HOPE is a unique experience. Not a colorful crowd, literally. Cargo shorts and black shirts, as if everyone knows the uniform. But while you’re there, you feel a sense of connection with those around you unlike any other conference I’ve attended. The commonality goes beyond interest in a single subject matter and has to do with plain raw curiosity and freedom. Including the freedom to just be yourself without having to worry so much about social graces or comfort. Showers and sleep are completely dispensable. The talks go from 9 AM to midnight. I’ve sat down at 9 AM and not moved until 6 PM, to slip outside and grab a slice of pizza and a cup of coffee, only to get back ASAP and sit in talks until 12, before ending up at Harry’s or Sally’s down the street with various members of the 2600 crowd, and then wandering back to the hotel mezzanine to ride a Segway or pick some locks in the lock picking village. People wander around at all hours. The sidewalk in front of the hotel penn is busy around the clock. It’s surreal to step outside at 3 AM and hang with a crowd of like-minded people, all taking a break, while people are shuffling along the sidewalk and the street vendors sell sticks of grilled chicken.
This particular conference was jam packed with adventure and odd convergences for me. Adam Savage was one of the keynote speakers. I used to work down the street from the Alameda air base where so many episodes of Mythbusters were filmed, and having left the bay area just as the show was getting started, watching it always made me feel like I was home from afar. Kevin Mitnick was also a featured speaker. I grew up reading about him, read several books in which he is one of the main characters, followed his travails along with the 2600 crew while he was in in jail , and because of that, decided to omit making a connection during my talk between the discoverer of a cool protein often used in biohacking and the person who led to his capture. I didn’t want to take the glow off the protein as I didn’t think the crowd would be too enamored. I was interviewed for a documentary on hacking. It will be interesting to see if it gets off the ground. I had a lot of great conversations with people, including Bernie S, whose voices I had only heard on the radio while I worked in the lab at Berkeley. It’s an odd thing when you find yourself face to face with people you feel some familiarity with, because you hear their voices or follow their lives or work, yet you only see them in a bar for a couple of nights every two years.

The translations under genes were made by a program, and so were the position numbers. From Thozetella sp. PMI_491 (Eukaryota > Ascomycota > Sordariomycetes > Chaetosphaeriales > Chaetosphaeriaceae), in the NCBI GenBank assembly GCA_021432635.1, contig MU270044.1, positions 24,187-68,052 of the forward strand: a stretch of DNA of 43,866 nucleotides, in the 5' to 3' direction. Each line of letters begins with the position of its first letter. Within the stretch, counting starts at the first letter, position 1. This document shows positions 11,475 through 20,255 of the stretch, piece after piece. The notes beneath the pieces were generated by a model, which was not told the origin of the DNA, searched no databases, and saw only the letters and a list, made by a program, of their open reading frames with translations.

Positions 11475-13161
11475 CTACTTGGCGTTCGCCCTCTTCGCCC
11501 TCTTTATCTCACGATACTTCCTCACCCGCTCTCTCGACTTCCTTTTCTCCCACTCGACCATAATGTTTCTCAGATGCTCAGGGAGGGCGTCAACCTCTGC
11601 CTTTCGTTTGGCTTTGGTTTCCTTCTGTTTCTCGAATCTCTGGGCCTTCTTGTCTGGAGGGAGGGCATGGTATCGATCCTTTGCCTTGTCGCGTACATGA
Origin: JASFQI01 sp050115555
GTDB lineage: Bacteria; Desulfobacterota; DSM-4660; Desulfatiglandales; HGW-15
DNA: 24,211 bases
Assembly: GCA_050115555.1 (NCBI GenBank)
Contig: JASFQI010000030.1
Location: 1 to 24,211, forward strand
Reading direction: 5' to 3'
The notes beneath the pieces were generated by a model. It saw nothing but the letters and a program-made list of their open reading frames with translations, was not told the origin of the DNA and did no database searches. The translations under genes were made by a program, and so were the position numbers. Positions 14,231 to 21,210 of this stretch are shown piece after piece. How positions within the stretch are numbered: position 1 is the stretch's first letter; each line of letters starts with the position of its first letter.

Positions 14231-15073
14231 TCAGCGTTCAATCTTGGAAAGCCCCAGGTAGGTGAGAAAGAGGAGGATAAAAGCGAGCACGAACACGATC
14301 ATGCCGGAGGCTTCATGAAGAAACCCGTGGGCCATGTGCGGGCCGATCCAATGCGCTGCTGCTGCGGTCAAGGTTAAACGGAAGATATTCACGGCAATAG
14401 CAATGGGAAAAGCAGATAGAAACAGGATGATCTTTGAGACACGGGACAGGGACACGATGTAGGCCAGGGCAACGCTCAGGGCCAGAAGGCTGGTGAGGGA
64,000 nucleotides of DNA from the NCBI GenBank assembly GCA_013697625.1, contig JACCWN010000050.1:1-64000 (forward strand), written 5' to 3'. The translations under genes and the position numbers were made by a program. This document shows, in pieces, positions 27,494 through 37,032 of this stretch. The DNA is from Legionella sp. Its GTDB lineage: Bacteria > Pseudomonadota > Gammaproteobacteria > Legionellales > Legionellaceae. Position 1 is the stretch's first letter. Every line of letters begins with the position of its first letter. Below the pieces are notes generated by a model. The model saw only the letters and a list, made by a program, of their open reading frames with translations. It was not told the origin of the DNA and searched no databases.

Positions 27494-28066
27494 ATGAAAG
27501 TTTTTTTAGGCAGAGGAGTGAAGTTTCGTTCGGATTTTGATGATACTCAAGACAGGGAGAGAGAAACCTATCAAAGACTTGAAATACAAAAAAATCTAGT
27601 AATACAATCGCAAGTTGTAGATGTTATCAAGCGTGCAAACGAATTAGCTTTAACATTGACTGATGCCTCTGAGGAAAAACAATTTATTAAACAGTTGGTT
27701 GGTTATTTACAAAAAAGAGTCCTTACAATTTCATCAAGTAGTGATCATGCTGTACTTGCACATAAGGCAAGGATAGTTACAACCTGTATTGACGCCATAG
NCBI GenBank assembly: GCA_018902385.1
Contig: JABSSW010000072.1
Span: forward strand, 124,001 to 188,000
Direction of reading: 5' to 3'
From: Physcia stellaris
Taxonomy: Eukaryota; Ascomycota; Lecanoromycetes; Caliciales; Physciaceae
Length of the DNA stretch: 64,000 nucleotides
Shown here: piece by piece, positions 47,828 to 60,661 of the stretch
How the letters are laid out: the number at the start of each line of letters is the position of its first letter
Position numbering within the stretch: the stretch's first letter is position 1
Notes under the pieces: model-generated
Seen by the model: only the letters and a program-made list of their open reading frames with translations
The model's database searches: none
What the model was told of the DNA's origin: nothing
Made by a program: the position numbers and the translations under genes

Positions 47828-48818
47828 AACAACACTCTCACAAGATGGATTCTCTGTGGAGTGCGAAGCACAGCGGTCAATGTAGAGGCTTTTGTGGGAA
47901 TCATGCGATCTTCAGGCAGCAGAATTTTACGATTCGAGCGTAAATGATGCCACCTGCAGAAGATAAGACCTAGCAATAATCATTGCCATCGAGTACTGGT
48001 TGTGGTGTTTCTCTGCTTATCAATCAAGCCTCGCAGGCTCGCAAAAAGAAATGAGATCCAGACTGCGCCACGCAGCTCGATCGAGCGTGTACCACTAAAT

On the last night after the closing ceremonies, a large portion of the crowd sticks around to stack chairs, disassemble the large lighting structures, wrap and package up all the audio visual gear. Cord wrangling can be quite a skill. Kudos to those who have a hex wrench built into their keychains. After everything was cleaned up, I found myself wandering through the streets with Bunnie and the rest of the crew looking for a place to eat. We walked West and settled at a Chinese place. Emanuel sat across from me. As the waitress was taking drink orders, most everyone ordered an “OB”. I was in the mood for a beer, but I didn’t want to break the cycle, and was intrigued at what a Jedi sounding drink might be. I was happy and somewhat giddy when the waitress placed an Oriental Beer in front of me. Years of listening to him on the radio and reading his editorials might have led me to believe that Emmanuel speaks eloquently all the time about interesting issues on a range of topics. But after days of sleep deprivation, and only a few days of chance encounters in bars or the HOPE mezzanine, there was more silence between us than I had hoped for. Eventually more and more people started showing up, and introductions were made, but I was among people who knew each other much more than anyone knew me. If nothing else, at least the turquoise blue badge chord gave me speaker cred.
My talk was on Saturday afternoon in the small room with the portable wall separating it from the large room. I think I was competing with Rambom. He gives the same talk every time. Three hours of all the ways he can find information about anyone because of the way people voluntarily give up information on themselves. My talk was really well received. I actually ran out of time and had to skip several slides at the end. Nonetheless, I was hoping I could do a sufficient job explaining that biology is a lot like executing programs encoded in a sequence of information, and via synthetic biology we can make new programs.
For now, at least, I know I can look forward to the next hope.